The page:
He is closely followed by MLR regulars Jake Ilnicki, Rob Irimescu and Dom Bailey, whilst Rohan Saifoloi has come in to pull the strings after Robertson’s departure.
Old Glory’s greatest friend in 2022 will be the consistency created by the retention of scrum-half Danny Tusitala, USA centre Thretton Palamo and former England U20 lock Stan South, who was one of the men charged with implementing a lethal lineout.
Just two weeks ago, Rugby ATL’s return to the play-offs would have seemed certain. Fast forward and the future looks much different. Defeated in the final by the LA Giltinis, it was the coaching of Scott Lawrence and the bond of the team that gave you much hope for Atlanta’s future, but after a disagreement with the team’s new owner, Lawrence is no longer with the side.
Recruitment hasn’t had the sprinkling of stardust that other teams have had. Instead of signing a verifiable star of the game, the team must contend with losing top performers from the year prior, Robbie Petzer, Bautista Ezcurra, Chance Wenglewski and Mark O’Keeffe all departing Georgia.
Will Leonard and Evan Mintern have come from Rugby New York, whilst Tiaan Erasmus and John Sullivan have come from the Houston SaberCats and NOLA Gold. Justin Basson and John-Roy Jenkinson come from South Africa to add their weight to the pack, whilst Forward of the Year Johan Momsen returns.
With no head coach or Director of Rugby at present, the team’s bond is the only thing to tie the group to their achievements last year. Their late changes are likely to affect the side in some sense.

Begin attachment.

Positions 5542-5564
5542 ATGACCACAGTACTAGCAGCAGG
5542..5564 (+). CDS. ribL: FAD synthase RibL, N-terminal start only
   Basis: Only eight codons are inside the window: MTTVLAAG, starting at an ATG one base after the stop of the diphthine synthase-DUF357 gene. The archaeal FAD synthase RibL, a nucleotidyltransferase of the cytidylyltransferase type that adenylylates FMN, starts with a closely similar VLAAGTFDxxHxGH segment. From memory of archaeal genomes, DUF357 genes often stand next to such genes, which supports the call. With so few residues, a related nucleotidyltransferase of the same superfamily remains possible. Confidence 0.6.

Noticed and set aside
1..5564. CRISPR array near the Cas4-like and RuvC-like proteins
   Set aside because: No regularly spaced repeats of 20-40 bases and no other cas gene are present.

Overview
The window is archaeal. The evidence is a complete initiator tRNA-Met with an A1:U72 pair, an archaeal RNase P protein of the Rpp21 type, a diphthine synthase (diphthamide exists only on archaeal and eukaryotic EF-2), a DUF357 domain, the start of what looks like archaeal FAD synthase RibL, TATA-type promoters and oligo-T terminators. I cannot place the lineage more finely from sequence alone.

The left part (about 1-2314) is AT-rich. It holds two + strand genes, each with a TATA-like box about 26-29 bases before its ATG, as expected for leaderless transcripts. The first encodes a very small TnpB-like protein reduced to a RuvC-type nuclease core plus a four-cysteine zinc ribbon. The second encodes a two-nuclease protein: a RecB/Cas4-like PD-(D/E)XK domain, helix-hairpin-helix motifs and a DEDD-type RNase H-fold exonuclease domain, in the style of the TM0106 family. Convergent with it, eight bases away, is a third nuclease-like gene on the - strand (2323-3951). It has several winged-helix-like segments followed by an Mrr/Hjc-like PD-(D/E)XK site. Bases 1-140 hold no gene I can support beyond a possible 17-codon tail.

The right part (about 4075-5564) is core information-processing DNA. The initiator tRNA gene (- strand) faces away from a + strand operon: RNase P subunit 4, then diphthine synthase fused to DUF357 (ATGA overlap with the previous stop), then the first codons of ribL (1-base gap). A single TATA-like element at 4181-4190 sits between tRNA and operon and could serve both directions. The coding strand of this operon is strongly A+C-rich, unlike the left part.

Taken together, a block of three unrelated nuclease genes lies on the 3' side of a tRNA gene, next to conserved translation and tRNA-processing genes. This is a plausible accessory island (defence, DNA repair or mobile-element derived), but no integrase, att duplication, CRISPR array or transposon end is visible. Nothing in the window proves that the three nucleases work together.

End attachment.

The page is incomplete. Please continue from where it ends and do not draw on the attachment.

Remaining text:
Rugby New York
Marty Veale’s team missed out on a place in the MLR Final by just one point. Alex Maughan’s try and Kurt Coleman’s late conversion in the Eastern Conference Final meant that it was Rugby ATL who progressed to the showpiece game, and all the work done during the time off leads you to believe that this team are destined for more.
Perhaps the best bit of recruitment is the re-signing of Andy Ellis, the former All Black a major part of how the team played and operated off the pitch.
He will have a new half-back partner in the form of Sam Windsor, the league’s all-time leading points scorer swapping life in Houston for the big apple and amply filling the gap left by the retirement of Harry Bennett and Dan Hollinshead’s move to Vannes.
USA prop Chance Wenglewski moves back to New York nearly three years since a loan spell there whilst with Rugby ATL, as Ed Fidow, Pago Haini, Nic Mayhew and Brendon O’Connor all join the cause.
Perhaps the greatest question to ask is how the side will fare without Ben Foden. The former England international is taking part in Dancing on Ice in the UK and has not yet officially announced his retirement.
Playing 16 games in 2021, his loss off experience will be felt by any side, the hope being that the 36-year-old could come back to have a significant impact.
Prediction: 1st, overall runners-up
Last season Toronto finished at the foot of the Eastern Conference. From the outset of the 2021 season, everything was against the Canadians, basing themselves in Atlanta for the duration of the season.
Unable to refresh their squad and isolated from their families, ending the season with multiple players out of position whilst their internationals were in England.
Leandro Leivas and Jamie Mackenzie have retired, whilst Ben LeSage has moved to LA. But Gaston Mieres and turnover maestro Lucas Rumball are still calling Toronto home.
Trading for Canada international Kyle Baillie from NOLA Gold, as well as getting promising back-row James O’Neill in exchange for LeSage, the team’s business has been astute.
Recruiting heavily from their local area, overseas signings include Matthew Hood from the Australia Sevens programme, Isaac Salmon from Tasman and Faalelei Sione from Eastern Suburbs, the team clearly hoping to recapture their form from 2019 that saw them reach the play-offs.
Prediction: 2nd, Eastern Conference runners-up
Western Conference – Team guide MLR 2022